ALMOST exactly 25 years ago the Scottish Football Association braced itself for an afternoon which had the potential to plunge into one of excruciating embarrassment.

The Prime Minister of the day was due at Hampden as guest of honour at the Scottish Cup final between Celtic and Dundee United.

To suggest that the Right Honourable Margaret Thatcher was not a popular figure in Glasgow in 1988 is as controversial as opining that tomorrow might be Sunday. The leader of the Conservative and Unionist party was nearing the end of her 11-and-a-half years term, and Thatcherism was a creed which, as now, provoked deep divisions.

Inviting her into the bearpit of Scotland's national stadium, in front of a capacity 73,000 crowd largely drawn from the demographic which most despised the Prime Minister, seemed to be an act of breathtaking rashness. The morning of Saturday, May 24, was bright, warm and sunny, but what would the afternoon hold?

While the build-up to the final had focused on Celtic, chasing the double in their centenary year, and a still-formidable Dundee United side, there was plenty of other news to keep the back pages busy. In this newspaper a youngish football writer with a full crop of hair called James Traynor started an article by stating: "One of these days there will be good news concerning Rangers."

That the same gentleman is now employed as a highly paid fire-fighter on Edmiston Drive is proof that there is nothing new under the sun. Or, in this case, the Herald.

The same week, Edinburgh businessman David Murray stepped up his attempt to buy Ayr United by tabling an "astonishing" £1.25m offer. Closer scrutiny revealed it to be £500,000, with the balance being in the shape of a business strategy which was reported – perhaps generously – to be worth a further £750,000.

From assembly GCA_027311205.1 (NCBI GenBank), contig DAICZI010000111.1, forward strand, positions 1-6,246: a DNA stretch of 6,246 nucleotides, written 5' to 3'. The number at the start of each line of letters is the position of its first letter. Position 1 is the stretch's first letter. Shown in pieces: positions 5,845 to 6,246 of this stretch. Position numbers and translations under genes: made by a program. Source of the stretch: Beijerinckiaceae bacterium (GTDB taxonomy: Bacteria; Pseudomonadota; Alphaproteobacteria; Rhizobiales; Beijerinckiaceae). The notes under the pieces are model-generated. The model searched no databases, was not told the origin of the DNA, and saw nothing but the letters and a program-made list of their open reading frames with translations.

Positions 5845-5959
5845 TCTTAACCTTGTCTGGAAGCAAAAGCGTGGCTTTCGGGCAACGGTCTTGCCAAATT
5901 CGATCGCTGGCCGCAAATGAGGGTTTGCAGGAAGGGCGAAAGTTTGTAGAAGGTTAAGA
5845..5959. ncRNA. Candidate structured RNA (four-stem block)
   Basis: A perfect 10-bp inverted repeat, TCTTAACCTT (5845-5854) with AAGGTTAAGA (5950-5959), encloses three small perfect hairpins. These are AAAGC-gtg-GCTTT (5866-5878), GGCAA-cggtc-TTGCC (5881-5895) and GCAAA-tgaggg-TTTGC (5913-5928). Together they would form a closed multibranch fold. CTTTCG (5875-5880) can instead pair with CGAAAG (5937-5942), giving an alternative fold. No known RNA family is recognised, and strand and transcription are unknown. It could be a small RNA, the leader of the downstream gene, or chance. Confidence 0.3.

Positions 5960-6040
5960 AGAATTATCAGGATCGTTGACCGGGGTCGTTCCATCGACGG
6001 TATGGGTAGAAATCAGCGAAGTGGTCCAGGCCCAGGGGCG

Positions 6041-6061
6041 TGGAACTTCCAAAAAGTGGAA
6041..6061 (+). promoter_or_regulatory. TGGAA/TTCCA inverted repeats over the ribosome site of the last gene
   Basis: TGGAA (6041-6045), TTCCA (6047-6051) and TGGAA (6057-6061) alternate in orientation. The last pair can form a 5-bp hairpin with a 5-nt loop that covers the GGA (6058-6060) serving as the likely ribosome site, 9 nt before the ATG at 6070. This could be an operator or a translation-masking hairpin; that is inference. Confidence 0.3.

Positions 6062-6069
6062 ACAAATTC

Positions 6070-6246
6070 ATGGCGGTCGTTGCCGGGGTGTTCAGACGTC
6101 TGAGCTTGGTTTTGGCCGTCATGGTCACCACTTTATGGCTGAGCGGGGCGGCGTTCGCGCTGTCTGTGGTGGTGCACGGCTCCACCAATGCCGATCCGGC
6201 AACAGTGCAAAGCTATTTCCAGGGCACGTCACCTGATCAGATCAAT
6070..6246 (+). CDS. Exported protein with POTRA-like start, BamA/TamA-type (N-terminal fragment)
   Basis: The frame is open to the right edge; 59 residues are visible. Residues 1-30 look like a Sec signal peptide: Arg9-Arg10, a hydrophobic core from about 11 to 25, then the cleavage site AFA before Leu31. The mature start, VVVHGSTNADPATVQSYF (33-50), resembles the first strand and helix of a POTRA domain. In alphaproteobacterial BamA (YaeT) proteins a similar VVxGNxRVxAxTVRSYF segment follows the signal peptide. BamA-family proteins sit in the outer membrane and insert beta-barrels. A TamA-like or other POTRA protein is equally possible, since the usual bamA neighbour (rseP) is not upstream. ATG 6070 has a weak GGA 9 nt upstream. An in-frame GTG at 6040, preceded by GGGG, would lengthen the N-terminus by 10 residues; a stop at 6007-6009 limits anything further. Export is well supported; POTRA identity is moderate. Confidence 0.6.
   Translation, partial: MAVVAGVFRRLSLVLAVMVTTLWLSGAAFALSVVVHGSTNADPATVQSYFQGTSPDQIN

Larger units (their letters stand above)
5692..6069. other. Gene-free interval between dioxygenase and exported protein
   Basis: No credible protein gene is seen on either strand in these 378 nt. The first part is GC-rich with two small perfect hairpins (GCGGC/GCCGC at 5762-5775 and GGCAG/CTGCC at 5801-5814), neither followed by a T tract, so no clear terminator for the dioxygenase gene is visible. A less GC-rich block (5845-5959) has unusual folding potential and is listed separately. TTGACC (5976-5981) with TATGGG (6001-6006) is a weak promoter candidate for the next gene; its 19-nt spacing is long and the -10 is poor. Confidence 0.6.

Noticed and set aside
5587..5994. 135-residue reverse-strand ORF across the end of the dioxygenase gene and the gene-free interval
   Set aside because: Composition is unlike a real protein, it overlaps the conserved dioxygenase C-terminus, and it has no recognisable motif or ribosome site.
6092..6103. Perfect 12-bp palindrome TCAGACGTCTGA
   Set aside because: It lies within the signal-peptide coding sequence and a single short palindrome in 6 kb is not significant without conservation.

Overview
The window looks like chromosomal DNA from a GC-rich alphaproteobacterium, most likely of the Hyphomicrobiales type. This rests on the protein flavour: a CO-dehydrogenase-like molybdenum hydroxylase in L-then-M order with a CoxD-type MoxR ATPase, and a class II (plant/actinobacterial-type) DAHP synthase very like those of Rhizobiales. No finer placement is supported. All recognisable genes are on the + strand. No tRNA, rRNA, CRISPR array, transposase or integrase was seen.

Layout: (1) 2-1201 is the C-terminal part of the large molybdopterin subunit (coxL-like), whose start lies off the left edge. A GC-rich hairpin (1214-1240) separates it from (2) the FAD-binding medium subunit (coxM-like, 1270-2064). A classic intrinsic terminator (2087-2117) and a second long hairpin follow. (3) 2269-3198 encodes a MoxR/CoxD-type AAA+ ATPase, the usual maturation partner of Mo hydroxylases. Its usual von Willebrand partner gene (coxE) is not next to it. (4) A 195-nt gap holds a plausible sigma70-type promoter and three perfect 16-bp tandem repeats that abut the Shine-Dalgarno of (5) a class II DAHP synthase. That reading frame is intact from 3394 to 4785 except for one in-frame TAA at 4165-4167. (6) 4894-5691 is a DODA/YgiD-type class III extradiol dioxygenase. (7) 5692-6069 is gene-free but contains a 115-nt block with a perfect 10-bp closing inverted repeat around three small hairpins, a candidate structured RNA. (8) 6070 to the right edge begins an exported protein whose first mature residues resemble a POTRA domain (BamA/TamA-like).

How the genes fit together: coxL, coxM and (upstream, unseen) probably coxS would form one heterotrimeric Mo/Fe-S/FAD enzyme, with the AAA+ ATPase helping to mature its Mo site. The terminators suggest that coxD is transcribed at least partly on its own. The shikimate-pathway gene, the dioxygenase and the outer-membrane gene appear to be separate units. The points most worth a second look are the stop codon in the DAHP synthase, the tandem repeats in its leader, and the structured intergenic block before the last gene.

Twelve months earlier the Prime Minister had been criticised for leaving Perth to attend the FA Cup final at Wembley. Somewhere in London a public relations genius decided she would grace Hampden the following year, but this actually played well with an SFA desperate to elevate the Scottish Cup final to the status of the London showcase.

Thatcher being Thatcher, she did her best to crank up her unpopularity rating on the eve of the game. During a Scottish Conservative and Unionist rally in Perth she told the true blues: "The Scots invented Thatcherism long before I was thought of." The Daily Record's front page was all over the quote, describing it on the morning of the final as a spectacular own goal.

Strangely, there hadn't been much in the Scottish papers about Thatcher's visit. But both Jim McInally and Andy Walker, who played in the final, recall that it had been the subject of much debate at Tannadice and Celtic Park. So much so that a compromise was agreed with the SFA: the players would be introduced to the Prime Minister, but not out on the pitch as is normal practice with a guest of honour.

"The visit was pretty controversial," confirms McInally, who played in the midfield for United and is now the manager of Peterhead. "We were under a bit of pressure from the SFA to meet her. Some of the players weren't keen so the SFA asked if we would compromise by doing it inside the stadium. Jim McLean was as anti-Thatcher as anybody but he felt we should go with that."

According to McInally, the United players shook hands with the Prime Minister in the foyer. Andy Walker, now a Sky Sports pundit but then a Celtic striker, says he and most of his team-mates met Thatcher in a different location. "In the old Hampden you went in the front door and there was an old snooker room to the left," he recalls. "We lined up in there and she came down to meet us."

"A few didn't get involved and the one who refused point-blank was Mick McCarthy," reports Walker. "He was from Barnsley and the son of a miner. Shaking hands with her was a no-no for Mick."

Before the game started Thatcher took her seat in the stand to a chorus of boos and protests. Many in the crowd brandished red cards. Derogatory chants ran round the ground. But that was the worst of it, and when an engrossing final got under way most of the crowd switched their attention to the pitch and Celtic's dramatic late come-back to win the double in their centenary year.

The SFA, and its then secretary Ernie Walker, were deemed to have escaped what could have developed into an ugly afternoon.

The last word goes to McInally. "You didn't need to be a politician to be horrified about what was happening in Scotland at the time," he points out. "Scotland was getting a raw deal between the poll tax and other things that were going on. It was a bit of a no-brainer to feel the way many of the players did, but it was a massive cup-final for us and that was more important than anything else."